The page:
Update: as user185 notes, Appendix A of the NIST Electronic Authentication Guideline from 2006, revised in 2013, is also very helpful. It goes into detail on calculating these two terms:

” As applied to a distribution of passwords the guessing entropy is, roughly speaking, an estimate of the average amount of work required to guess the password of a selected user, and the min-entropy is a measure of the difficulty of guessing the easiest single password to guess in the population.


Note that this question is closely related:

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There is a new revision of the NIST document: nvlpubs.nist.gov/nistpubs/SpecialPublications/… – Alexis Wilke Jan 13 at 5:22
    
Thanks @AlexisWilke! I updated the answer. – nealmcb Jan 13 at 15:11

I think you should account for the various ways in which a password is actually attacked, which is going to take some research. Obviously a password that is wholly composed of an exact match to a common password should have a "very weak" strength (or be disallowed outright). You should probably expand this by searching out "default" or commonly used word lists that the script kiddies will definitely try when cracking a password; there are readily available lists of tens of thousands of passwords (or more) that will definitely be tried against your users if your database is ever leaked. So include those in your "common password" check.

But crackers certainly won't limit themselves to a simple "exact match" search, so neither should your strength meter. Research common patterns used by crackers, such as combining two words from the password dictionary, or substituting letters for numbers or other "1337 speak" types of substitutions (e.g. "p@ssw0rd$ 4r3 4w3$0m3!1"). The howsecureismypassword.net site you mention fails here: it rates "passwordpassword" as taking "345 thousand years" to crack, which is absurdly wrong. I'd guess that will fall in less than a second. These are not the only rules to consider; many passwords follow very simple patterns like {capital letter}{6 lowercase letters}{number}! which are far less secure than 9 random characters (but still slightly better than a simple dictionary match). A variety of such common patterns will also be tried before resorting to brute force.

How you handle these transformations or word matches is up to you; but regardless they should be accounted for somehow. One thing to look into, is how have open-source tools handled this?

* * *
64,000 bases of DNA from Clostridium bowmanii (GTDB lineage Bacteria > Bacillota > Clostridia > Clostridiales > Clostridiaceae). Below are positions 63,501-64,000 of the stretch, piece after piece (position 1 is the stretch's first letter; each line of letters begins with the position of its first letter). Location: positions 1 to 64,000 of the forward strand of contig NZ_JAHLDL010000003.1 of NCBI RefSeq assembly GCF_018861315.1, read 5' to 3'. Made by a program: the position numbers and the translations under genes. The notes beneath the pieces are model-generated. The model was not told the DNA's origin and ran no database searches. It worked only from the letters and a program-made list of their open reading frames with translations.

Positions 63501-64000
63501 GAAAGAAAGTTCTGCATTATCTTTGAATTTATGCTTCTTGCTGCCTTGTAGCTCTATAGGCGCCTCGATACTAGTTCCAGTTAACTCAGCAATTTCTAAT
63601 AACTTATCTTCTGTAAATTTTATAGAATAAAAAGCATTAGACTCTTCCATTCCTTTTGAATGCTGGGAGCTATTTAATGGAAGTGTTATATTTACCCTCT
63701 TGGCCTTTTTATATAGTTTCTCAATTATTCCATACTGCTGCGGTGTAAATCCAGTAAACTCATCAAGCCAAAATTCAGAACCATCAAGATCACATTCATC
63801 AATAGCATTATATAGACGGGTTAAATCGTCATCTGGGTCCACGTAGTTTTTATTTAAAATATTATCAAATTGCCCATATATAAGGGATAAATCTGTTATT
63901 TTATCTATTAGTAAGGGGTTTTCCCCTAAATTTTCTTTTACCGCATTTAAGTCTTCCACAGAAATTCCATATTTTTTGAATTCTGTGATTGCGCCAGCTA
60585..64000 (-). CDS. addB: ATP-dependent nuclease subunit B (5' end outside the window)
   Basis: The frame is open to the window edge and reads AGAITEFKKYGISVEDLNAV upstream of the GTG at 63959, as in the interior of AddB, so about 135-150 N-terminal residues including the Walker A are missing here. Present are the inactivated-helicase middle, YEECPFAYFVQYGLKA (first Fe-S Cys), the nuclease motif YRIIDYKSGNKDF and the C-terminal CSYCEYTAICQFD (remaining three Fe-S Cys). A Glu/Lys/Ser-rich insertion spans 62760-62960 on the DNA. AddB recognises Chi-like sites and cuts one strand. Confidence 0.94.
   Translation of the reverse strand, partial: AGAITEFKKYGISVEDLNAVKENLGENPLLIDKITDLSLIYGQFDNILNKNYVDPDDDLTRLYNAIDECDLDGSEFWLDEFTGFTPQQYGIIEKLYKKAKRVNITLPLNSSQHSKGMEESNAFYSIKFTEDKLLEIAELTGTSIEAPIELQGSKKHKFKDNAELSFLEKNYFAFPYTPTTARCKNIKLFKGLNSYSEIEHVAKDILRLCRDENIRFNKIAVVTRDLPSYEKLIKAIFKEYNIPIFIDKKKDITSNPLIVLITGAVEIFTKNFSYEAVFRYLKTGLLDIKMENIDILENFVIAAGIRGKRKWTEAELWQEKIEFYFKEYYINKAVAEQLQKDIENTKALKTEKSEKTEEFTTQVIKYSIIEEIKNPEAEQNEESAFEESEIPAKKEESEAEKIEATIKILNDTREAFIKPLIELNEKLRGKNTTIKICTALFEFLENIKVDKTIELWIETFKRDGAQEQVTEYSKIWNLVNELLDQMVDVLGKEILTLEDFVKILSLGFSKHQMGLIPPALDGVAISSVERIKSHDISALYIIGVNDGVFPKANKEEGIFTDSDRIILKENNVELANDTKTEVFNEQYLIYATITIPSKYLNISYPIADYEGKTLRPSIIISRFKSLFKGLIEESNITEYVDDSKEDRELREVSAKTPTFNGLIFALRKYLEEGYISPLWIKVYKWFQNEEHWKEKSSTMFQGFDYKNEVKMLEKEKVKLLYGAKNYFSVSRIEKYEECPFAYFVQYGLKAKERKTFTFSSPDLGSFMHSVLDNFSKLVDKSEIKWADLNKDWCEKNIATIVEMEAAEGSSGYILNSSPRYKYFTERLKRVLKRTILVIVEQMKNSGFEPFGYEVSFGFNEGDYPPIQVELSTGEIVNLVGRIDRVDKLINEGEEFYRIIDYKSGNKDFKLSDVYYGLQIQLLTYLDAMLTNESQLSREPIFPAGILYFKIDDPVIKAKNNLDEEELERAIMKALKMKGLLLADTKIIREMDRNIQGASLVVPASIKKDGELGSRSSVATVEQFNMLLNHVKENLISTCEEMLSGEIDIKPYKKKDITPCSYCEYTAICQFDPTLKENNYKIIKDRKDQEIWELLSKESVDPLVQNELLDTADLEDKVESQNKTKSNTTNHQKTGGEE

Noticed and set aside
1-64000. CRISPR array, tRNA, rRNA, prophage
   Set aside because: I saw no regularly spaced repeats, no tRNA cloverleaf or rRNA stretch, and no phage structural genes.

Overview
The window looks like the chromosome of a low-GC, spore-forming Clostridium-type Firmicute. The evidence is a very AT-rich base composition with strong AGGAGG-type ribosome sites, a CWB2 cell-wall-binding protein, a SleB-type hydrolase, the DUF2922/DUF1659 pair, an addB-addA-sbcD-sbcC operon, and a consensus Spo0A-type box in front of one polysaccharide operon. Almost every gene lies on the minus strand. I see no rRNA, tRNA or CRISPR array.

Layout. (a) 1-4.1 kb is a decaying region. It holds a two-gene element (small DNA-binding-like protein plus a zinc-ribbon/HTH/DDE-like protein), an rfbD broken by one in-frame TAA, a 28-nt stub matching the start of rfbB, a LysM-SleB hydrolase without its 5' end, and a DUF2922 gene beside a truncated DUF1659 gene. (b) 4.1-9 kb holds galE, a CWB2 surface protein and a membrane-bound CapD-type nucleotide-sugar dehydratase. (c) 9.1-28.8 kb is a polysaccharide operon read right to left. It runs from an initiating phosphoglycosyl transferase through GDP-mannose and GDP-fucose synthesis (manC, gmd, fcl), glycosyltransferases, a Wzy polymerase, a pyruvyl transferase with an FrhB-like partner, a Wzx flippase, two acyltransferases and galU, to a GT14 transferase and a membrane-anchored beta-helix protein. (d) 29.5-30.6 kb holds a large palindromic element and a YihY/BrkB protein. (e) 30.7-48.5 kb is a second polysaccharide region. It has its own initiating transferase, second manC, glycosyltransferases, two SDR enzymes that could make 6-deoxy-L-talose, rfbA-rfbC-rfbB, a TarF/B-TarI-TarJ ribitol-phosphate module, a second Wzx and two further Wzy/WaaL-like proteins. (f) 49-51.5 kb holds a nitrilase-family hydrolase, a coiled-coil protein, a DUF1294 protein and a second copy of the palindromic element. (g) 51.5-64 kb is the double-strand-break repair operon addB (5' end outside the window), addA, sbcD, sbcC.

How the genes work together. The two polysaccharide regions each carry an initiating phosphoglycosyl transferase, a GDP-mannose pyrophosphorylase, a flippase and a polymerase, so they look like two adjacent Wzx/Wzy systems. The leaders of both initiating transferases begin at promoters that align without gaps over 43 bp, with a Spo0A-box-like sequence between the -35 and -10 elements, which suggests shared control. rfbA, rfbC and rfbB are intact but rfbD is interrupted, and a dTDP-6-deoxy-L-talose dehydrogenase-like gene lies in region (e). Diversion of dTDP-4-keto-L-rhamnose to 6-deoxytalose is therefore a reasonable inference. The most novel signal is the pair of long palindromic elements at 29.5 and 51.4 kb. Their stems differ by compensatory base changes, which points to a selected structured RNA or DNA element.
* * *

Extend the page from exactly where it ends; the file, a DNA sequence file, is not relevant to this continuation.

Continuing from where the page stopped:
As an example, the quality estimation function for KeePass password manager reportedly handles this by calculating an entropy based on how many patterns are used to create the password, and the strength of that pattern, rather than using character counts, if patterns are detected. In older versions of the software, a naive count-based entropy was simply penalized based on recognized patterns. You could probably do well with either method. The trick will be to keep the patterns up-to-date with advances in cracking, but at the very least accounting for the really basic stuff could have drastic improvements in the strength of your users' passwords, especially if you explain in the interface what common patterns their password is going to be guessed by.

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Appendix A of the NIST Electronic Authentication Guideline details the method they use to construct the entropy vs. password length table A.1, including a few references for further reading.

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That's an awesome resource, do you happen to know of any posts where people scrutinize any potential problems with that section? – Incognito Jun 20 '11 at 13:23
    
No, I don't :-( – user185 Jun 21 '11 at 16:09
    
Your link currently states that the document has been superseded. This seems to be the updated document: nvlpubs.nist.gov/nistpubs/SpecialPublications/… – Ben Jan 13 at 16:47